Patricia Craig Johnson --- Searching for My Ancestors --- Sharing My Life Stories

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Monday, March 5, 2012

Eugene Casey Installment #4 “The Grand Review” May 1865

When we crossed the Potomac River on to Washington for the Grand Review, Sherman’s Army marched down Pennsylvania Avenue in fatigued clothes with all accoutrements as Co. inline down Pennsylvania Avenue 50,000 strong. All assigned camps until ordered to Louisville, Kentucky to be mustered out.

We entrained on the B.O. Railroad. We passed Harper’s Ferry. When we got to Parkersburg, VA. we got on a steam boat, our K 30 Illinois Infantry. This boat stopped at Cincinnati, Ohio overnight, morning went to Louisville , Kentucky stayed there awhile then was ordered to Camp Butler, Springfield, Illinois stopped there until ordered home, furnished fare to Trenton, Illinois, on the O&M.

First job I got cutting corn for a farmer, stayed in Trenton until I went to Mississippi, landed at Skipwick Landing, went out on lake side plantation with H. G.e, George Lockwood who rented the plantation form Doctor Turnbull at the rate if $10.00 per acre for 1,000 acres. All negores had to be to be hired from the forced men’s bureau, located at Vicksburg, Mississippi. General O.O. Howard was President of the Bureau. The negroes was paid 10 to 20 dollars per month and was furnished log cabins and grub and Doctors attendance free. Lint cotton was worth $11.00 per pound. The cotton seed then went to waste. Lockwood & Champion paid $20,000 rent and only raised the first year, 1867, 157 bales of cotton, should have raised 800 or 900 bales; lost on account the overflowing high water, the river was 60 miles wide. The next year loss was the same, in 1868 account of the cotton worm. Those losses broke them up. Total loss was $65,000 after paid out all expenses.
This is the end of what Eugene Casey wrote. I am so grateful he wrote as much as he did, but of course, I wish there were more. I will add a bit more about the Grand Review.

The Grand Review May 23-24, 1865
“The next day was Sherman's turn. Beginning its final march at 9 A.M. on another beautiful day, his 65,000-man army passed in review for six hours, with less precision, certainly, than Meade's forces, but with a bravado that thrilled the crowd. Along with the lean, tattered, and sunburnt troops was the huge entourage that had followed Sherman's on his march to the sea: medical workers, laborers, black families who fled from slavery, the famous "bummers" who scavenged for the army's supplies, and a menagerie of livestock gleaned from the Carolina and Georgia farms. Riding in front of his conquering force, Sherman later called the experience "the happiest and most satisfactory moment of my life."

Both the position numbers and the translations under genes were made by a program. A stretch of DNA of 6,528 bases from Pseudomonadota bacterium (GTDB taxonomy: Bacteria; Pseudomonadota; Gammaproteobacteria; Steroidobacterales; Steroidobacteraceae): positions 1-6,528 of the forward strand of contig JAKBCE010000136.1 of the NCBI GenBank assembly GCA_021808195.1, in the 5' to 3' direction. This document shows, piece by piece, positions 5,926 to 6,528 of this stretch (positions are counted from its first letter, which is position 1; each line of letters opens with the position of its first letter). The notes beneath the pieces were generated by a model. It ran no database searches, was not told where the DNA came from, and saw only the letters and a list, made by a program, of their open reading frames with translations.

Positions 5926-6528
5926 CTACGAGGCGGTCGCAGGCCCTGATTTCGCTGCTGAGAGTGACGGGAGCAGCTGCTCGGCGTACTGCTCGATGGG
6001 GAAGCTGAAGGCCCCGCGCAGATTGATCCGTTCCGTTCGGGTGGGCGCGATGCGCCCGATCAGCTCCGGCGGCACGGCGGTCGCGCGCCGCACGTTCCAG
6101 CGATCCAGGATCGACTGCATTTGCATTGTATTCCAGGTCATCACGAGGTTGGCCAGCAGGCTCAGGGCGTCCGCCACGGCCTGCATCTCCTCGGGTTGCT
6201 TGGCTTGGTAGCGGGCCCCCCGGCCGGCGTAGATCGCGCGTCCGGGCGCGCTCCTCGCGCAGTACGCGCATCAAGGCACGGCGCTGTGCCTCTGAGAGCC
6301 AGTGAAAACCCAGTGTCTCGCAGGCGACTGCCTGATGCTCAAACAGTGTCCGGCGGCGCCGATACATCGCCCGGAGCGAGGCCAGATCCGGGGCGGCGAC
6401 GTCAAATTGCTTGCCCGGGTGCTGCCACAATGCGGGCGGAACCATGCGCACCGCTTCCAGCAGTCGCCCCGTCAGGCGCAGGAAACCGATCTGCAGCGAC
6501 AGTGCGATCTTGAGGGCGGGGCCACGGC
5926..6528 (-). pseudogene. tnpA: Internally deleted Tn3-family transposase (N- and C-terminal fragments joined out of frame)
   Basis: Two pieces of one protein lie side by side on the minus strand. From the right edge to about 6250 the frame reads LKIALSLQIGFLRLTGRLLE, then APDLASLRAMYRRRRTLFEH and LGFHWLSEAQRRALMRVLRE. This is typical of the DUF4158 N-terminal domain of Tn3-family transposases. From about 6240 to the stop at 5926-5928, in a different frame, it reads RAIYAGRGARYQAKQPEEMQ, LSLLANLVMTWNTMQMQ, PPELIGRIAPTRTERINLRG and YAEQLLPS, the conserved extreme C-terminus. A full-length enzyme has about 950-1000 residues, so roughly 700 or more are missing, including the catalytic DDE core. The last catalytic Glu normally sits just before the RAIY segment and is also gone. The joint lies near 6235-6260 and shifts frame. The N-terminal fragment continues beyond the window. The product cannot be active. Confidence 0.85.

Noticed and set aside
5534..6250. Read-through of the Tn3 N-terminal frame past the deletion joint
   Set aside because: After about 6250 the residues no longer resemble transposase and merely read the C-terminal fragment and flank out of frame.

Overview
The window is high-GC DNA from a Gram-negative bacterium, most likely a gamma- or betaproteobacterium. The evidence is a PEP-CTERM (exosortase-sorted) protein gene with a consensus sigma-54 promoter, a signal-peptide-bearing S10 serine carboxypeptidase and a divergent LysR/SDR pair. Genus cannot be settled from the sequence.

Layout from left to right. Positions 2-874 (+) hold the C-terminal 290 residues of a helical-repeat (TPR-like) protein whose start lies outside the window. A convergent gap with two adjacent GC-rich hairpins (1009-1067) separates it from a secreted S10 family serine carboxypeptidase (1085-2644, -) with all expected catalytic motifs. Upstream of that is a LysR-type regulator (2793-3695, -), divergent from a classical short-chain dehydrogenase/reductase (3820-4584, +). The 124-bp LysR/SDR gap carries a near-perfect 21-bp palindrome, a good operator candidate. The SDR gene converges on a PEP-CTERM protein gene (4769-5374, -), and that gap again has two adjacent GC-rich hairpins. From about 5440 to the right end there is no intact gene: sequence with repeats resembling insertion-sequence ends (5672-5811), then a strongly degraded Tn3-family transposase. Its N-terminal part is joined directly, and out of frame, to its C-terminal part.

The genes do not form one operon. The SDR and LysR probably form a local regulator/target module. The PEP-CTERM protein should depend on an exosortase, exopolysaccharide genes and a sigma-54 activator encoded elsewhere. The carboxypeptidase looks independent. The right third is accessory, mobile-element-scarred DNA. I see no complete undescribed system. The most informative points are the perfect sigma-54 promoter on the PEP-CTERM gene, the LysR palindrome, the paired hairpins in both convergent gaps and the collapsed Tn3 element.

For the thousands of soldiers participating in both days of the parade, it was one of their final military duties. Within a week of the Grand Review, the Union's two main armies were both disbanded. “
Source: The Civil War Society's "Encyclopedia of the Civil War"

General William Tecumseh Sherman
The evening of May 23, 1865, General William Tecumseh Sherman crossed the Potomac River to talk to his army. The men were camped there waiting for the next day when they would march down Pennsylvania Avenue in the Grand Review. General Sherman asked the men to make sure they were clean and well groomed, and boots polished as best they could, and be ready to march with pride, because they were the rough and tough army of the west, not the spit and polish army of General George Meade. He asked them to look forward all the way with heads held high.

His orders were, “Look neither left nor right, but straight ahead.” As the army marched, General Sherman, known affectionately by his men as “Uncle Billy”, could not help disobeying his own orders as he turned in his saddle and looked back at “his boys” with pride. He knew that this was the last time he would command this brave army of men and he was filled with great emotion as he thought of the march they had just completed to cause this wonderful day to happen.

Somewhere in that 65,000 strong army was 19 year old Eugene Casey, one of the “Whipcracker Corp”. Can you tell? I am so proud to be his 2nd great granddaughter. Patj

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